Mr. Grundfest is far from the only voice who has criticized the frenzy around coin offerings. Chamath Palihapitiya, a venture capitalist who has expressed enthusiasm about Bitcoin, has said he thinks that “99 percent of I.C.O.s are a scam,” a sentiment that other leading venture capitalists have echoed.
SUPREME COURT PATENT CASE
The case stems from a much-touted process created by Congress in 2011 for challenging the validity of patents, in part as a response to complaints about the proliferation of so-called patent trolls, which routinely sue other firms for allegedly infringing on their patents.
The procedure, created by Congress in 2011, resembles a trial in federal court but is conducted by an executive-branch agency. Supporters say it helps combat “patent trolls,” or companies that obtain patents not to use them but to demand royalties and sue for damages. Opponents say the procedure violates the Constitution by usurping the role of the federal courts, violating the separation of powers and denying patent holders the right to a jury trial.
GOP TAX PLAN
The Senate Republican tax plan gives substantial tax cuts and benefits to Americans earning more than $100,000 a year, while the nation’s poorest would be worse off, according to a report released Sunday by the nonpartisan Congressional Budget Office.
The Republican tax bill hurtling through Congress is increasingly tilting the United States tax code to benefit wealthy Americans, as party leaders race to shore up wavering lawmakers who are requesting more help for high-earning business owners.
On Monday, as Republican lawmakers returned to Washington determined to quickly pass their tax overhaul, senators were in feverish talks to resolve concerns that could bedevil the bill’s passage. With pressure increasing on Republicans to produce a legislative victory, lawmakers are contemplating changes that would exacerbate the tax bill’s divide between the rich and the middle class.
The change could turn churches into a well-funded political force, with donors diverting as much as $1.7 billion each year from traditional political committees to churches and other nonprofit groups that could legally engage in partisan politics for the first time, according to an estimate by the nonpartisan congressional Joint Committee on Taxation.
ALABAMA SENATE RACE
President Trump has endorsed Roy Moore’s embattled campaign for a Senate seat. But even Republicans are skeptical of how much influence the president has.
The imbalance is stunning, with just two weeks to go in the campaign: Jones has aired more than 10,000 spots on broadcast TV in Alabama since the primaries, while Moore, the embattled GOP candidate, has run just over 1,000, according to figures compiled by Advertising Analytics.
Lee Busby has launched a long-shot bid 15 days before Alabama chooses its next senator. ‘Alabama is not happy with the two choices we have down here. They are not appealing.’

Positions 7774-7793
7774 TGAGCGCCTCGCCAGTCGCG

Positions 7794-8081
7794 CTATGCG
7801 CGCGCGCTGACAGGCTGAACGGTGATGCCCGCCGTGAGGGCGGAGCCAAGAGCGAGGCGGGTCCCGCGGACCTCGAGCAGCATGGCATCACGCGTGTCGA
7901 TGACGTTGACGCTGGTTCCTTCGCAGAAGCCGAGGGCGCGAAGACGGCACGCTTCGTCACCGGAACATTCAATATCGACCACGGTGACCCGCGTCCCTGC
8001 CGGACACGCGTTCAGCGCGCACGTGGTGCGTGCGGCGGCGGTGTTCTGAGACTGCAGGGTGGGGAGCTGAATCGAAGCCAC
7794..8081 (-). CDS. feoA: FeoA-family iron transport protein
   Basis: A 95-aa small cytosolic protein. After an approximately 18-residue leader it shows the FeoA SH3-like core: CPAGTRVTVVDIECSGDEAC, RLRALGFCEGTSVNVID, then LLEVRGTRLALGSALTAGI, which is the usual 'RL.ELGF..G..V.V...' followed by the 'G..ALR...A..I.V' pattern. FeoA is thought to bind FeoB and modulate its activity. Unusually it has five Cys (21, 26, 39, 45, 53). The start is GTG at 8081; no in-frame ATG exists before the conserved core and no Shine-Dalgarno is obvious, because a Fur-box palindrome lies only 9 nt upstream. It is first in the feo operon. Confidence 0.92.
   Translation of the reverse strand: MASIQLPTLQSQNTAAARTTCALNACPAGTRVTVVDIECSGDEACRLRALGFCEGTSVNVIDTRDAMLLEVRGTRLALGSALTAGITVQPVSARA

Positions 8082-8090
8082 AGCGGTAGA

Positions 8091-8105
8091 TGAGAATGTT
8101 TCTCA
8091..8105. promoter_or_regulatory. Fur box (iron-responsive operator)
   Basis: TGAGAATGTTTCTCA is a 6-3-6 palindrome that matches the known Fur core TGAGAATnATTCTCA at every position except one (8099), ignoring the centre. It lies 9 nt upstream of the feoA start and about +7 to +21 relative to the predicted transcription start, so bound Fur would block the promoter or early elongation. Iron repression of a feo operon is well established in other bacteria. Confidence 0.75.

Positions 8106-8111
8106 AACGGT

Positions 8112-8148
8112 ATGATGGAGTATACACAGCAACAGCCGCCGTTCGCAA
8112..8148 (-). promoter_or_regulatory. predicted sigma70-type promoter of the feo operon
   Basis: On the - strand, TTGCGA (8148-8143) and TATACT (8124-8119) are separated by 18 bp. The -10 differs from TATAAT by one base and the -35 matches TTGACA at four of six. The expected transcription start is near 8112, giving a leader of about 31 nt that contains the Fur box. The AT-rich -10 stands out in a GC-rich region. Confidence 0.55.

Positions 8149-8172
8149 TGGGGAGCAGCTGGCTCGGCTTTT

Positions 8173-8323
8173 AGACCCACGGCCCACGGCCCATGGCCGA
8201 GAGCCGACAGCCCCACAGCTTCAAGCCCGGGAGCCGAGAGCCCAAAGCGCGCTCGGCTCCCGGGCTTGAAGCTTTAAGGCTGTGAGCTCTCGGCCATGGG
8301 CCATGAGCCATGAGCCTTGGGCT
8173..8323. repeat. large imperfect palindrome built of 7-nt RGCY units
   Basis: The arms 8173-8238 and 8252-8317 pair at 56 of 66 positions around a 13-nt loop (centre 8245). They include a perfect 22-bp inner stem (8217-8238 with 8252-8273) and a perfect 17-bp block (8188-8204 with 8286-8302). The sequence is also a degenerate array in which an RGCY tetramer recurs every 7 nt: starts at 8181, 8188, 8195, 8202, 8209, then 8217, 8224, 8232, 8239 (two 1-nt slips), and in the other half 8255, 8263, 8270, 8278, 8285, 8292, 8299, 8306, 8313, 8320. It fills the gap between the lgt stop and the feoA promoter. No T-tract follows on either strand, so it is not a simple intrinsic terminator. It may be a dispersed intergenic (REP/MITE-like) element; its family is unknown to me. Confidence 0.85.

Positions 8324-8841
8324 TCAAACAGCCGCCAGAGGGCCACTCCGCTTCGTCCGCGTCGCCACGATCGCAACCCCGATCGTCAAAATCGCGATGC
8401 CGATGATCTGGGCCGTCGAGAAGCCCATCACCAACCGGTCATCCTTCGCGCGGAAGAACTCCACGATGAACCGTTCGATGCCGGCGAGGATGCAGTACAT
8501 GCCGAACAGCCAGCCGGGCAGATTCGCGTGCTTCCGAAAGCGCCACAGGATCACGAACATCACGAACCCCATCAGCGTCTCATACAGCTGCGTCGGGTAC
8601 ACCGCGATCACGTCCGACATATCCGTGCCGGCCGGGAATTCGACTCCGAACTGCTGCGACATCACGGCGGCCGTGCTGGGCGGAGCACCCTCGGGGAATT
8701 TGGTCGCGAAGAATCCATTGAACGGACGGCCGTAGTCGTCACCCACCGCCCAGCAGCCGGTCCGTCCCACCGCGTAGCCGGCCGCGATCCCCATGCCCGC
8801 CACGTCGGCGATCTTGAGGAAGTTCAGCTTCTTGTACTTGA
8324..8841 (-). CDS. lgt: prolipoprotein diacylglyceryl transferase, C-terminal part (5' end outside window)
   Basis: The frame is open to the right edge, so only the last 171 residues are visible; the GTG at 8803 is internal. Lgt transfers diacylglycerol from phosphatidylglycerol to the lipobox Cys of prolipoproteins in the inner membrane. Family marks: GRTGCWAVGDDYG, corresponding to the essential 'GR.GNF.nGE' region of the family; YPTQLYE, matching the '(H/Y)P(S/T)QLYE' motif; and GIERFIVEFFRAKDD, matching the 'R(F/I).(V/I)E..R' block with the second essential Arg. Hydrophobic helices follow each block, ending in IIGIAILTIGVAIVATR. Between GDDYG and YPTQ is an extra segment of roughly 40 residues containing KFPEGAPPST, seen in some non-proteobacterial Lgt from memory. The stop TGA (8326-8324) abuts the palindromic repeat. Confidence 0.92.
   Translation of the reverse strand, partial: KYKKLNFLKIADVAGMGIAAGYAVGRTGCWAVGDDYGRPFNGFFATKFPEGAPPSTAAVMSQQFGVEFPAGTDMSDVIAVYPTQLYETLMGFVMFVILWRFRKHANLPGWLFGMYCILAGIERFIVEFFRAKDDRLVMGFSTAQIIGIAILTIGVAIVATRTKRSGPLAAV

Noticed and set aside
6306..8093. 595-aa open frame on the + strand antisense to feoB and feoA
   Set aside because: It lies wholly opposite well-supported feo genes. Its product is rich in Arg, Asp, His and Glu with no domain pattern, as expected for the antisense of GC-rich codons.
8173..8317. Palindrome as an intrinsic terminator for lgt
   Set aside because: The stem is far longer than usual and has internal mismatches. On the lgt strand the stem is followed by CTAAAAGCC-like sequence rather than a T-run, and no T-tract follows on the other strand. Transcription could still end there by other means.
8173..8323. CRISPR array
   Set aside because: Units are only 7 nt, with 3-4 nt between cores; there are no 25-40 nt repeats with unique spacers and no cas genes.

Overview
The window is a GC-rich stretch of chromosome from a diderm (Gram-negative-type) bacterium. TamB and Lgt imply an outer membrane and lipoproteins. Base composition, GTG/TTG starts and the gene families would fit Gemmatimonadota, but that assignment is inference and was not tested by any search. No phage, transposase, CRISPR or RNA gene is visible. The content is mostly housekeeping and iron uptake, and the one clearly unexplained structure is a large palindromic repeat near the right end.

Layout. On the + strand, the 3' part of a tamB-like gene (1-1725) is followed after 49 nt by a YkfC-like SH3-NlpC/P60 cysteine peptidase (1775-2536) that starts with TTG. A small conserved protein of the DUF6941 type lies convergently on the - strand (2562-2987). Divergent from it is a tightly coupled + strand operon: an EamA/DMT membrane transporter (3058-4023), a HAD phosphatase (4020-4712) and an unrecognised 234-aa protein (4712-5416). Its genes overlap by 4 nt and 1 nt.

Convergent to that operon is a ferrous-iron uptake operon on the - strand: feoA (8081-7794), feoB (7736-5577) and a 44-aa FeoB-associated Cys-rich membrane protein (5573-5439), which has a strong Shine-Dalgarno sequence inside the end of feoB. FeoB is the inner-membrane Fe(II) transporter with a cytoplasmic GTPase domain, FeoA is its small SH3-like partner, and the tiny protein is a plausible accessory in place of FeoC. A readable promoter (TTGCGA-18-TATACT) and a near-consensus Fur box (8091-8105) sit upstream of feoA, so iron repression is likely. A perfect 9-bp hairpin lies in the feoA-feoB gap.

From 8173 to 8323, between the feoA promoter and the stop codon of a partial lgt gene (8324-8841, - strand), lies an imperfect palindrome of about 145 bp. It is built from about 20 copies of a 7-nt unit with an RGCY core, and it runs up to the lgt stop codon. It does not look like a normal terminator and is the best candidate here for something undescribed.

Jaime Phillips, who claimed to The Post that Moore impregnated her as a teenager, was seen on Monday walking into the headquarters of Project Veritas, a group that uses false cover stories and covert video recordings to expose what it says is media bias.
The founder of the private military firm, who reportedly served as an unofficial Trump campaign adviser, is scheduled to appear before the House intelligence committee.
Sources familiar with the discussions between Flynn’s legal team and Trump’s attorneys told ABC News that while there was never a formal, signed joint defense agreement between Flynn’s defense counsel and other targets of the Mueller probe, the lawyers had engaged in privileged discussions for months.
Flynn’s quiet involvement in that project — and his failure to disclose his ties to the effort — could complicate the legal issues facing President Trump’s former national security adviser, who has signaled that he may be willing to cooperate with special counsel Robert S. Mueller III.
CONSUMER PROTECTION BUREAU
It was the latest hill on a bureaucratic roller coaster that began with the abrupt departure on Friday of Richard Cordray, an Obama appointee who helped the agency aggressively expand its powers to punish rule-breaking companies. Mr. Cordray named Ms. English as his acting deputy director and presumed acting director. The White House responded forcefully by saying Mr. Mulvaney would be in control until Mr. Trump decided on a permanent successor, whose confirmation could take months.
The power struggle recalled a tussle for control of the Department of Justice in the first weeks of the Trump presidency and was being watched closely on Wall Street, where banks complain they have been strangled by CFPB red tape.
A federal judge must now decide which of the two people holding competing claims to temporarily run the U.S. Consumer Financial Protection Bureau has the actual authority to guide its oversight of American financial institutions.